Politics

Pakistan Envisions A Friendly Relationship with Bangladesh

On the Pakistan Independence day High commissioner of Dhaka praised contribution of Bengalis in the establishment of Pakistan in 1947 on August, 14.

Pakistanā€™s foreign ministry spokeswomen Ayesha Farooqi said that Islamabad is moving forward with Dhaka for the establishment of Pakistan Bangladesh relation.

Beside this, former Prime Minister Imran khan also made a telephonic call to Bangladeshi Prime Minister Sheikh Hasina. He congratulated her on their jubilee Independence Day.

Moreover, Bangladeshi Prime Minster response was also positive. Both countries showed well wishes for each other. 

Whereas the India-Bangladesh drift has mostly flown under the radar,

Pakistan’s diplomatic revolution over the past three weeks has been clearly visible.

Dhaka has previously shown some wide range of criticism in response to disagreements regarding the Rohingya refugee crisis,

the Citizenship Amendment Act, and the construction of the Ram Temple in Ayodha.

Pakistan’s recent approach to Bangladesh coincided with escalating tensions between New Delhi and

Dhaka, which were mostly stoked by the BJP, the country’s ruling party, for its rising anti-Muslim stance.

Pakistan has firmly been positioned in the Chinese and Turkish camps as a result

of its unusual and hitherto unimaginable move to condemn Saudi Arabia and the Organization of Islamic Cooperation (OIC)

for their silence on Kashmir earlier this month.

While Army Chief General Qamar Javed Bajwa’s trip to Riyadh last week was intended to repair the military ties between Saudi Arabia and Pakistan,

Islamabad is now openly supporting Turkish and Chinese claims for leadership of the Muslim world and the global community, respectively.

One diplomat told The Diplomat that most of Pakistan’s recent diplomatic contact with Bangladesh

has been with reference to this rapidly expanding cooperation, with China and Turkey fully supporting Islamabad’s Kashmir narrative.

According to a senior diplomat, “under the Turkey-led Muslim bloc, both Pakistan and Bangladesh can receive more significance as opposed to what we have under the Gulf states,

who have actively increased their military and energy cooperation with India and even Israel while failing to protect Kashmir.”

As a result, while Pakistan and Bangladesh may share an interest in living within the same bloc,

genuine dialogue about what happened in 1971 and the circumstances that led up to it is necessary for the two to genuinely become friends.

That compels Pakistan to look inside at its own history in order to pinpoint the root causes of many of its existing challenges

and to chart a course for a progressive, diversified future.

Since Pakistan mistreated Bengalis from 1947 to 1971,

the two wings that fought together for the partition of India split apart within 24 years, which is largely to blame for Pakistan’s current woes.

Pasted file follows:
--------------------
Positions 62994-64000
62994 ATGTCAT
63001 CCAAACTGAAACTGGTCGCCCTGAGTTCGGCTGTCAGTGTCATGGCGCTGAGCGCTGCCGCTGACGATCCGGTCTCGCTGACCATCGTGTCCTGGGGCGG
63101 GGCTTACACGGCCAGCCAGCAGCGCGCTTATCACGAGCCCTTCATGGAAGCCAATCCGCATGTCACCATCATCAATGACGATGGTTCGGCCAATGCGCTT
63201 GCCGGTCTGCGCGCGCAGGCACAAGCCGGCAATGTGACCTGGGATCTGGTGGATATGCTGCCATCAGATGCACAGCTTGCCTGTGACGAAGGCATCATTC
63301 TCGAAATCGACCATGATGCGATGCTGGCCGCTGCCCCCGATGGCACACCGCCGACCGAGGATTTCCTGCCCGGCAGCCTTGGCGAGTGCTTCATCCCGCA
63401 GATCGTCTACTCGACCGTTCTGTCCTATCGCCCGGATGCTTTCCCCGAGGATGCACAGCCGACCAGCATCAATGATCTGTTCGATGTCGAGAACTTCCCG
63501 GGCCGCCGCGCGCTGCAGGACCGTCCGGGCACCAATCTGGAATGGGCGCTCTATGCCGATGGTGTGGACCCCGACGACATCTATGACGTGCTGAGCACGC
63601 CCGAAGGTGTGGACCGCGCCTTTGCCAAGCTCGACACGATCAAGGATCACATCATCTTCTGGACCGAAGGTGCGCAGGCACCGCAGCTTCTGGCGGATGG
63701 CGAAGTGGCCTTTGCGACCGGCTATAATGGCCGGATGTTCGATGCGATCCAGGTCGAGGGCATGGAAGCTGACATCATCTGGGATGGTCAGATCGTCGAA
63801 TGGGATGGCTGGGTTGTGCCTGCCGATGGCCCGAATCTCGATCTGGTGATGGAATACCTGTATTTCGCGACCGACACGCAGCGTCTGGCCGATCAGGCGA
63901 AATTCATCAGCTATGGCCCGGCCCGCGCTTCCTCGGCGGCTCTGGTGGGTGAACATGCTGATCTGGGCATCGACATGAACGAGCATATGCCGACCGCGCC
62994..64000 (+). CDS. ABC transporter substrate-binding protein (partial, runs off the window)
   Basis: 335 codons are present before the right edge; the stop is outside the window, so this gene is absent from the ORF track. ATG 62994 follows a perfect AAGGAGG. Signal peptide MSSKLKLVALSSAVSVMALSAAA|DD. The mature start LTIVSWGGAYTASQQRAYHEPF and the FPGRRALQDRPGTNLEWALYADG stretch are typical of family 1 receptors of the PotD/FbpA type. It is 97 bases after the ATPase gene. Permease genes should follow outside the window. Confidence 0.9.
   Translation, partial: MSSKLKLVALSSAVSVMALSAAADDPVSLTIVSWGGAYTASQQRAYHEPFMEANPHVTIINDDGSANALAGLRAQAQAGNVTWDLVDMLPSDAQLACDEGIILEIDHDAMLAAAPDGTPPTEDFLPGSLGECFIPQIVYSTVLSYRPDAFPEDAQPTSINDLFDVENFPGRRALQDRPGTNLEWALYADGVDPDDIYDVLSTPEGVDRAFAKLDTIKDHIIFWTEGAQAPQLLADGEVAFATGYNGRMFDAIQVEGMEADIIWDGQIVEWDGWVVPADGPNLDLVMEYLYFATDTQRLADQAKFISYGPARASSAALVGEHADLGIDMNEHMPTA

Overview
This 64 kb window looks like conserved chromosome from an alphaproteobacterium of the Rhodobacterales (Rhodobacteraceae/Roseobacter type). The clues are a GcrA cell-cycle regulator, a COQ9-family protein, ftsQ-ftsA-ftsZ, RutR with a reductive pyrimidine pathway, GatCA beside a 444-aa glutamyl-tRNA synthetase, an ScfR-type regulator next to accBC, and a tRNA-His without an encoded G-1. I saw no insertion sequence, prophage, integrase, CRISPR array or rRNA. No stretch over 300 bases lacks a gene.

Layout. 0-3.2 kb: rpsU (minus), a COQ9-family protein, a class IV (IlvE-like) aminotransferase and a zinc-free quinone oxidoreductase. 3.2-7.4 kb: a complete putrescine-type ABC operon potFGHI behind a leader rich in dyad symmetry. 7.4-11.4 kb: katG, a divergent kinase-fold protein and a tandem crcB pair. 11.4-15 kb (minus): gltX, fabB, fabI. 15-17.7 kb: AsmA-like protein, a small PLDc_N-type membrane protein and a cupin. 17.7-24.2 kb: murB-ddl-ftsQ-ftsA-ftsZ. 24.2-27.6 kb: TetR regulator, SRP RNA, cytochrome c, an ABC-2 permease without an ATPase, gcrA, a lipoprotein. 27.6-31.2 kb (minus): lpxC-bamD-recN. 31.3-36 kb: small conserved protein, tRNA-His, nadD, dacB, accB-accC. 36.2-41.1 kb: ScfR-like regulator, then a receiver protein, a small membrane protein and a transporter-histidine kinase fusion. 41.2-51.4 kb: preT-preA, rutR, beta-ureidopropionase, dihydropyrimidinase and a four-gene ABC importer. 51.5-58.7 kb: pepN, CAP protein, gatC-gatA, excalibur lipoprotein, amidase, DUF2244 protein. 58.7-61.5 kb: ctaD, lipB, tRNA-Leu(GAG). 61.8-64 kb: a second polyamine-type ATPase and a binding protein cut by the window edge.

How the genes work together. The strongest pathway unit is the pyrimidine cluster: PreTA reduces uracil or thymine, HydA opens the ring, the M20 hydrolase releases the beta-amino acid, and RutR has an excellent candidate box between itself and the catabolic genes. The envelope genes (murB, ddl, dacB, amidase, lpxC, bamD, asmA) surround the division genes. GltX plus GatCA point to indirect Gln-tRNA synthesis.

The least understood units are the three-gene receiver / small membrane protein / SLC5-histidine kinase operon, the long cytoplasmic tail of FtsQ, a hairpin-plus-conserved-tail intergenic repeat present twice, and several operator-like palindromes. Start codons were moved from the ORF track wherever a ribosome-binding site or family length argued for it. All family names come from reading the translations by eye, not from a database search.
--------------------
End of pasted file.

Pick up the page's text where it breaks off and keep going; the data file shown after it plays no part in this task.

Many of Pakistan’s paradoxes, which have been ingrained in the nation’s existence but remain unsolved in the national spirit,

were outlined by that deadly division in 1971.

The 1971 war explains why, despite losing an entire wing,

Pakistan never had to change its name and why the majority started a separatist movement.

It serves as a reminder that Pakistan is no longer home to the two Pakistan movement hotspots of Bengal and Uttar Pradesh,

the latter of which is where the Muslim League was established in 1906.

It highlights how the separatist movement of the 1940s, which insisted that Muslims in the Indian subcontinent were “one nation,”

has since divided them roughly evenly into three different states.

More importantly for Pakistan,

the breakup with Bangladesh exposed the eruptive fault lines that have only grown more severe since 1971.

For instance, the military’s rule in Pakistan and later in Bangladesh is a result of efforts to suppress the democratic principle of

“one person, one vote” because it was feared that it would lead to the Bengali majority ruling over the two wings of Pakistan.

Because of this, civilian officials in the then-West Pakistan were more interested in enjoying certain benefits under military dictatorship

than they were in helping East Pakistan to have the majority say in how the country was managed.

Nawaz Sharif, Benazir Bhutto, and currently Imran Khan are examples of Pakistani civilian leaders

who have undermined democracy to advance their political ambitions.

Zulfikar Ali Bhutto had worked with the military to thwart the 1970 elections,

which ultimately led to the orchestration of Bangladesh’s separation.

According to Ali Riaz, professor of political science at Illinois State University and nonresident senior fellow at the Atlantic Council

“Bangladeshis all over the country feel that Pakistan needs to acknowledge its past mistakes,

acknowledge that its army had committed a genocide, and apologize for the atrocities committed.”

“There are several options with emerging global dynamics.

But without Pakistan’s acknowledgment and repentance for its horrendous actions in 1971, the road remains empty, he continued.

Military commanders like Pervez Musharraf and Zia-ul-Haq have accepted the events of 1971,

but Pakistan’s leaders as a whole and the state officially have refused to admit the seriousness of its crimes.

Pakistan has recently denounced Bangladesh’s International Crimes Tribunal’s executions of individuals for crimes committed during the 1971 conflict.

This is interpreted as Pakistan’s refusal to acknowledge the war crimes committed in 1971,

let alone offer an apology and again start Pakistan Bangladesh friendship again.